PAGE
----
So, what is actually the Cooler Master BC series?
A very long time ago the guys from Cooler Master introduced the so called BC series, which is actually the very basic fan series in the company portfolio made to offer quality build case fans with various dimensions and technical features:
- 80mm models: Overall there are 4 completely transparent models with dimensions of 80mm with blue (R4-BC8R-18FB-R1), red (R4-BC8R-18FR-R1), white (R4-BC8R-18FW-R1) and green (R4-BC8R-18FG-R1) backlight, working at 1,800 ±10% revolutions per minute, with airflow level of 21.7 CFM ±10%, static level pressure of 1.62 mmH2O ±10% at only 19 dBA.
- 120mm models: There are 4 completely transparent models with dimensions of 120mm with blue (R4-BCBR-12FB-R1), red (R4-BCBR-12FR-R1), white (R4-BCBR-12FW-R1) and green (R4-BCBR-12FG-R1) backlight working at 1,200 ±10% revolutions per minute, with airflow level of 44.6 CFM ±10%, static level pressure of 0.96 mmH2O ±10% at only 21 dBA.
- 140mm rifle bearing models: The 140mm BC fans offer 4 models with blue (R4-BCDR-10FB-R1), red (R4-BCDR-10FR-R1), green (R4-BCDR-10FG-R1) backlight and a completely black (R4-BCDR-10FK-R1) version with rifle bearing working at 1,000 ±10% revolutions per minute, with airflow level of 44.6 CFM ±10%, static level pressure of 0.72 mmH2O ±10% at only 21.8 dBA. Apart from that there is one more model (R4-BCDR-18FK-R1) working at 1,800 ±10% revolutions per minute, with airflow level of 77.7 CFM ±10%, static level pressure of 1.95 mmH2O ±10% at 29.2 dBA.
- 140mm dual ball bearing models: The 140mm models offers 2 additional fans (R4-BCDD-10FK-R1 and R4-BCDD-18FK-R1) with dual ball bearing working at 1,000 ±10% revolutions per minute, with airflow level of 42.2 CFM ±10%, static level pressure of 0.70 mmH2O ±10% at only 19.6 dBA and at 1,800 ±10% revolutions per minute, with airflow level of 77.7 CFM ±10%, static level pressure of 1.95 mmH2O ±10% at 31.3 dBA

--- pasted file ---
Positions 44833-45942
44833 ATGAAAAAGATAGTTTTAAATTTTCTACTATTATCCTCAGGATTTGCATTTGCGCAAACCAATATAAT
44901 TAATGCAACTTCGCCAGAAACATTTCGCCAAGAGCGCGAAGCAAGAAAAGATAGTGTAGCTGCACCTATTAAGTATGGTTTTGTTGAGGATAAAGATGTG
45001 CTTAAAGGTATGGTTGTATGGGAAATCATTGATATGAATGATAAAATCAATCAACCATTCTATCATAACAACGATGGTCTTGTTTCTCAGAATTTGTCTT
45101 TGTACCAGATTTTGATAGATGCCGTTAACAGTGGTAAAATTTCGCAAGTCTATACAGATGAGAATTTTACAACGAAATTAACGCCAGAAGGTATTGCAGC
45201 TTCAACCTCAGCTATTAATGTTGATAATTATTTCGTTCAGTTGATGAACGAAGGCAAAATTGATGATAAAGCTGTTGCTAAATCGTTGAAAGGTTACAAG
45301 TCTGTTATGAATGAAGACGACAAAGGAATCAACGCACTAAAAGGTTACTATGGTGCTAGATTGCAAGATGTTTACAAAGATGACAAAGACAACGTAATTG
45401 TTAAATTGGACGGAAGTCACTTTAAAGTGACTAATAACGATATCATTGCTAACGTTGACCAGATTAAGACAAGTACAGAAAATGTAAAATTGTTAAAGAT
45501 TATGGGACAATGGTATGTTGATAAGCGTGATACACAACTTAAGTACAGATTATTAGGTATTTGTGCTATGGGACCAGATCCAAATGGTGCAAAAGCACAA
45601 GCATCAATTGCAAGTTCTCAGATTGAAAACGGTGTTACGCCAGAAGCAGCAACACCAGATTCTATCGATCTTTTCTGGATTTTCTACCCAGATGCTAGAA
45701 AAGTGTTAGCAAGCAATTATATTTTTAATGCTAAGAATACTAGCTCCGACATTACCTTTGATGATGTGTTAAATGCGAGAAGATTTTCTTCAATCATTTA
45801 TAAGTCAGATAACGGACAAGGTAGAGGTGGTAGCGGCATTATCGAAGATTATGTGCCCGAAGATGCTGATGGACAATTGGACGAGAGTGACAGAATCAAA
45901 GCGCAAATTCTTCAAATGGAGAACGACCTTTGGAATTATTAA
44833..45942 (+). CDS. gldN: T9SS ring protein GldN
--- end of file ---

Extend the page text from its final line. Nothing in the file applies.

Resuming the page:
For this test and review I received a 140mm rifle bearing model working at 1000 revolutions per minute with the red (R4-BCDR-10FR-R1) backlight which I am really eager to test and review. So enough with the history lessons, let’s do some work.
Cooler Master BC 140 Red model arrived to me in the pretty standard for the company package – a transparent plastic box through which we can see the full fan structure and a carton cover hiding the additional accessories provided with the fan.
As usual, on the front side of the carton part there are the main technical details regarding the product, including information about the backlight colour, while the full technical specifications are placed on the back side of the carton cover.
And this is what the fan looks like out of its package:
I believe it is time to pay some attention to the fan structure and its features.
Cooler Master BC 140 Red have a pretty standard completely transparent square 140 x 140 x 25mm frame made to be installed on a 140mm case fan slot or on a bigger CPU cooler using four metal screws or four rubber dumpers. The frame itself is equipped with four LEDs on each side of the frame providing a very nice and smooth red backlight. All of the LEDs are powered directly from the 3 pin non-sleeved cable together with the fan motor when plugged to the motherboard header or directly from a PSU molex connector.
Apart from the completely transparent frame, Cooler Master BC 140 Red is also supplied with a completely transparent propeller offering 7 very wide and still not very sharply angled blades and according to my experience with this propeller design I expect to see a fan providing average airflow level, with average static pressure level while working at extremely low noise level. If this is so, we will find out a bit later.
The connection between the propeller and the frame is done with a rifle bearing to provide nice, reliable and silent operation up to 40 000 hours when installed as a case fan or as a CPU cooler fan. Very impressive to be honest. Of course, I can’t really check on that but I think we can trust the manufacturer.